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Published: October 11th 2014
After enjoying our days beside the Murrumbidgee River, it was time to head south and west to Mildura. For us, we wanted this to be a special highlight with several things to see and do.
The journey took us back through dry region pasture (wheat and cattle) until we came back to the Murray River. All of a sudden, we were back in highly productive fruit and viticulture, particularly on the left side of the road which was closest to the river and irrigation system.
The area around Mildura is known as Sunraisia. It is just staggering the area under intense cultivation.
But Mildura was not about horticulture, but the historical paddle steamers on the river. Putting a time line on the history here is interesting. The six of us were booked for a lunch cruise on PB Rothbury. This vessel had already put in 10 years service before Eastman invented cellulose film. The glass slide photography had been around for about 20 years before the Rothbury was launched in 1881. She is not the oldest vessel at Mildura. That claim is held by the Avoca, built in 1876. She was a party boat until recent times when
the owner sold it off, and later she sunk at her moorings. Now re-floated, but her future is quite uncertain.
The Rothbury, a centre wheel paddle steamer was built as a working boat towing logs and wool etc up and down the Murray and Darling Rivers. She was recognised as the most powerful of the paddle steamers, and one of the fastest. She worked these waters until the 1960s, and then retired.
She was purchased by the present owners who left the general structure in place, but added forward and rear saloon areas to cater for tourists.
Her steam Boiler and steam engines were very powerful, but also burned a lot of wood, making her rather expensive to operate. So the whole steam set was removed and preserved and could be reinstalled in the future. Now she has a diesel engine driving the same old crank and paddle shaft.
I doubt that the tradesmen who built her in the 1880s, had any expectation she would live 50 years, yet alone over 130 years, and still good to go for many more years. The hull is made from 80mm (3") thick Red River Gum which has proven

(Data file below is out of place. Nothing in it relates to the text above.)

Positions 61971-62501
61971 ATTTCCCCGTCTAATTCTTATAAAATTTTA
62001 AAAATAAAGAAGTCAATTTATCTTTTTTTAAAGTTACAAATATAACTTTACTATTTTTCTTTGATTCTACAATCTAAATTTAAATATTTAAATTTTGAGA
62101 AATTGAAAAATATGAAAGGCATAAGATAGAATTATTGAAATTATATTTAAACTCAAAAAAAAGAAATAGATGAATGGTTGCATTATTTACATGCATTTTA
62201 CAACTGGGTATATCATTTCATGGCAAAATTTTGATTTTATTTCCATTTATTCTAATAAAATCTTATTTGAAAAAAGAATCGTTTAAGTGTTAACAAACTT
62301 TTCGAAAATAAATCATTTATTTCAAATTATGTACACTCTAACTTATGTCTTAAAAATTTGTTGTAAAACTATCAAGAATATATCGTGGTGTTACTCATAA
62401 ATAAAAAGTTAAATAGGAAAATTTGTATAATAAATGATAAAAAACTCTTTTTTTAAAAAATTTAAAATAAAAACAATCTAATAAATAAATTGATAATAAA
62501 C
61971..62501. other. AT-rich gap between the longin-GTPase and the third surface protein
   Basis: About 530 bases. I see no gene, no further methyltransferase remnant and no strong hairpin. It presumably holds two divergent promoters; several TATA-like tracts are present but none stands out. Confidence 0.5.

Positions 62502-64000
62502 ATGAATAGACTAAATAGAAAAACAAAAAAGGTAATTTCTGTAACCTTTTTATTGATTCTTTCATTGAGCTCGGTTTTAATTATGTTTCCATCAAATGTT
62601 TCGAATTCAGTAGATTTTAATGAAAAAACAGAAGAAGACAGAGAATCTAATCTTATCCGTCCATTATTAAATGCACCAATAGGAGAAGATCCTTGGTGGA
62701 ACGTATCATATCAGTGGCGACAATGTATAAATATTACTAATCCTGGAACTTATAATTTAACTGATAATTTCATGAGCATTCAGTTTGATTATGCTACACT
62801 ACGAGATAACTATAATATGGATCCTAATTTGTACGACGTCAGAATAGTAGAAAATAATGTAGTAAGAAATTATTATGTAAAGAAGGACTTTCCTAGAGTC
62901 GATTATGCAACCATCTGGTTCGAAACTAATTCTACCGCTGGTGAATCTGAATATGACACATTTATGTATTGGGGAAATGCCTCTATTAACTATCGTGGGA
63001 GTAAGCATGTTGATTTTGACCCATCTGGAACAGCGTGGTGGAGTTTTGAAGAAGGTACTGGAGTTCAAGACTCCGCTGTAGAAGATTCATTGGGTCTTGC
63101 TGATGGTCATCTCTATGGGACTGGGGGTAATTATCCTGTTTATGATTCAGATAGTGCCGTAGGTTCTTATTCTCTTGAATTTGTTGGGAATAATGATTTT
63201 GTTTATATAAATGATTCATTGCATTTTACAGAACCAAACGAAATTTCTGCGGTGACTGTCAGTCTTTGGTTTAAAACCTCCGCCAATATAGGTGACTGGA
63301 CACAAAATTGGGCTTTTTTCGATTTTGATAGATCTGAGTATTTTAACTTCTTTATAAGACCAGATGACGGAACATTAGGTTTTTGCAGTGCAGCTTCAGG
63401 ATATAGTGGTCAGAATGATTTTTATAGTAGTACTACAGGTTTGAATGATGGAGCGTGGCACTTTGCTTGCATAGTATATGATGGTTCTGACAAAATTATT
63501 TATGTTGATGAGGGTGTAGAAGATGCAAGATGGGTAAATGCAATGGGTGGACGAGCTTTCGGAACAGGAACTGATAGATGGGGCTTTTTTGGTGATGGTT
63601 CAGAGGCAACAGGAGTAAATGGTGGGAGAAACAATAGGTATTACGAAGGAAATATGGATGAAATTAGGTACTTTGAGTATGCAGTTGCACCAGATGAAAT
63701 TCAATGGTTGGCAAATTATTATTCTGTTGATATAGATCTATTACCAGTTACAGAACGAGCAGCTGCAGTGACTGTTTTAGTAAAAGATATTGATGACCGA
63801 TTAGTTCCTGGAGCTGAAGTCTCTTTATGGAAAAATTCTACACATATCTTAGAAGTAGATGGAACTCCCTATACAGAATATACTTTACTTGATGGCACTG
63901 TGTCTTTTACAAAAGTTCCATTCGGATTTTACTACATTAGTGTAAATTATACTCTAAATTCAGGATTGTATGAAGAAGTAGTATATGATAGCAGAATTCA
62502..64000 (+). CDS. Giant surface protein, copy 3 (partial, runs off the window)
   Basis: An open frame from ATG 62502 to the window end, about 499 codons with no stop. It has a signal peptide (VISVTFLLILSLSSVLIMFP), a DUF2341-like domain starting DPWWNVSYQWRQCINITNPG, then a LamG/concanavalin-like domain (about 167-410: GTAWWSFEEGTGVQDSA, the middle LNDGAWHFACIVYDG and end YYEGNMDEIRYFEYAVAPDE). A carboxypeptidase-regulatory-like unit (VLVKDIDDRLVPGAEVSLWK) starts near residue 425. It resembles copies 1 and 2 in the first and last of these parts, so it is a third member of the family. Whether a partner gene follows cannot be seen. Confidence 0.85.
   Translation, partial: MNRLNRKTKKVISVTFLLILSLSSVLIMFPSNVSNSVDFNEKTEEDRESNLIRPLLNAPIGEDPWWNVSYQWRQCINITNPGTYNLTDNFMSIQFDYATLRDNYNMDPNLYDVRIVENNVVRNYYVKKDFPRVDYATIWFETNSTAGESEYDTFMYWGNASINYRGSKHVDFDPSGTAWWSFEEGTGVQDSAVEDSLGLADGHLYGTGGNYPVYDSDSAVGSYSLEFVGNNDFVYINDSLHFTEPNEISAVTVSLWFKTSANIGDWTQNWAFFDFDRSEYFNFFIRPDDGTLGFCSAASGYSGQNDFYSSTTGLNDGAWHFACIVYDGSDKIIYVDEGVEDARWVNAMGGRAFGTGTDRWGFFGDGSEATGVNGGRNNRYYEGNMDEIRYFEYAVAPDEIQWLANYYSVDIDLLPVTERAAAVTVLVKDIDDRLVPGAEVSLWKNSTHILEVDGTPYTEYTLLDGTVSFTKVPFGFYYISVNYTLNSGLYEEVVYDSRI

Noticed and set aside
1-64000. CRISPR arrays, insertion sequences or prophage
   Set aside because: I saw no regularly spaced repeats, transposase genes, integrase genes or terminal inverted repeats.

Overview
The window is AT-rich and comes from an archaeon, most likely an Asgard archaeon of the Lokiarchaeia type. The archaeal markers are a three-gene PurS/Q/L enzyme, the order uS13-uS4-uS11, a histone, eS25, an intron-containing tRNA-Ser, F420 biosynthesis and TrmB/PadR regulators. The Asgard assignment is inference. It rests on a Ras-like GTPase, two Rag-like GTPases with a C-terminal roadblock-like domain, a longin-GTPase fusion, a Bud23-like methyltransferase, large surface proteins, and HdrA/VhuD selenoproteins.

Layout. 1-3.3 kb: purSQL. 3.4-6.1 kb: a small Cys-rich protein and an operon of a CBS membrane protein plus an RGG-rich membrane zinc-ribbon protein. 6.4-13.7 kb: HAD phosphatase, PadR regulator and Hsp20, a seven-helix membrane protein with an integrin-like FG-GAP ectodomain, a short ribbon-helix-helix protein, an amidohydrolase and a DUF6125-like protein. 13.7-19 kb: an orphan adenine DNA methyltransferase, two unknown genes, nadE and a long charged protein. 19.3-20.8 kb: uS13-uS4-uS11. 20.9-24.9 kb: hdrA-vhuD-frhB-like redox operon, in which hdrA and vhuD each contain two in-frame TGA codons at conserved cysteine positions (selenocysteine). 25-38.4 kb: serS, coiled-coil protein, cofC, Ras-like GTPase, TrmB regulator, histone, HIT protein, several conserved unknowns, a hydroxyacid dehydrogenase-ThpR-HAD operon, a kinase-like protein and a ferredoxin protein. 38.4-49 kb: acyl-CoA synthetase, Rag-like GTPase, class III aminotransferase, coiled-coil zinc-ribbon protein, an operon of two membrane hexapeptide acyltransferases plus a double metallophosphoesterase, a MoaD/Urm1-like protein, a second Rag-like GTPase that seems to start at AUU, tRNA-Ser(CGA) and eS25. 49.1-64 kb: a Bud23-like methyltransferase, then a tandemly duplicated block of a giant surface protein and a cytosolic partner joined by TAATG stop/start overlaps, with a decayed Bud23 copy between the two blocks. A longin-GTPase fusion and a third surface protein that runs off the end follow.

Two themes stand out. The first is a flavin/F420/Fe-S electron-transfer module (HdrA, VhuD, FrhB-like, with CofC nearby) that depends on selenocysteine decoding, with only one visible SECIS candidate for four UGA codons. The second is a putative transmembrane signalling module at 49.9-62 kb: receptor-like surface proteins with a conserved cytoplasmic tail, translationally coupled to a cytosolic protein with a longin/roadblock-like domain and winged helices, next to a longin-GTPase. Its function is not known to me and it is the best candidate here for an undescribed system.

Rothbury leaving Mildura
Heading up stream for the day.
to last with minimal deterioration for more than 50 years. So some has been replaced and some is still original.
I was curious to know if the paddles, left and right were operated independently to provide steerage. The Rothbury has one shaft connecting the paddles. In my mind having independent operation would have made it possible to turn the boat around in its own length. The Captain told me that a rudder is much more effective for general navigation, and to turn the vessel within the confines of a river bank, the nose of the vessel was pushed into one bank, and the combined effect of current and thrust and rudder, made turning easy and with much less strain on the hull.
However, some of the old steamers have been rebuilt with diesel electric power plants, and the paddles can be rotated independently. There seemed little benefit after such conversions according to our captain.
Where we had camped by the Murrumbidgee River, as was also the case for sheep stations along the Murray and Darling Rivers, all freight and stock was moved by various paddle steamers to the nearest rail heads. Echuca was probably the first rail
head, so the linking of the rural regions to markets in Australia and overseas.
I think in our minds we all have memories of the great American Stern Wheel paddle steamers, but it seems that configuration was rarely used here on the Murray river. We saw only one relatively small example of a stern drive vessel.
The area is dotted with memories of the successive kings of transport - stage coaches, paddle steamers, rail, and more recently, road transport. We have found it fun and interesting to paddle back a little in time at Mildura.
The river history has changed substantially over the life span of the Rothbury. There are weirs and locks in place at a number of spots along the river. The weir at Mildura is different from most. This is a removable weir. It is pulled right out of the water in times of serious flood, and then pushed back into place. At the moment, there is a normal flow, so the drop over the weir to the lower level is about 3.5 meters. The Murray is a long river, about 2500ks. In these parts, the drop to sea level is only about 60
meters over 900 ks.
We watched as PS Melbourne approached lock 11 at Mildura as she returned up stream. The process through the lock was quite quick, probably less than 10 minutes.
While in Mildura we experienced a total eclipse of the moon. There are some progressive pictures attached to the blog. The first ones were taken with my Sony HX300 using the full zoom. Acceptable images I thought. However, when the red phase at the full eclipse happened, it proved totally inadequate. In fact the quality of image was abysmal. I grabbed Marg's Canon SX40 camera, and got a great shot of the same red phase. I do miss my Canon SX50 that broke (under warrantee) but was out of production. Canon have announced a SX60 which cannot get here soon enough for me. The low light comparison puts the Canon miles ahead of the Sony from my experience. The Sony is great under good lighting, excellent for macro, but not low light or even sunset type shots.
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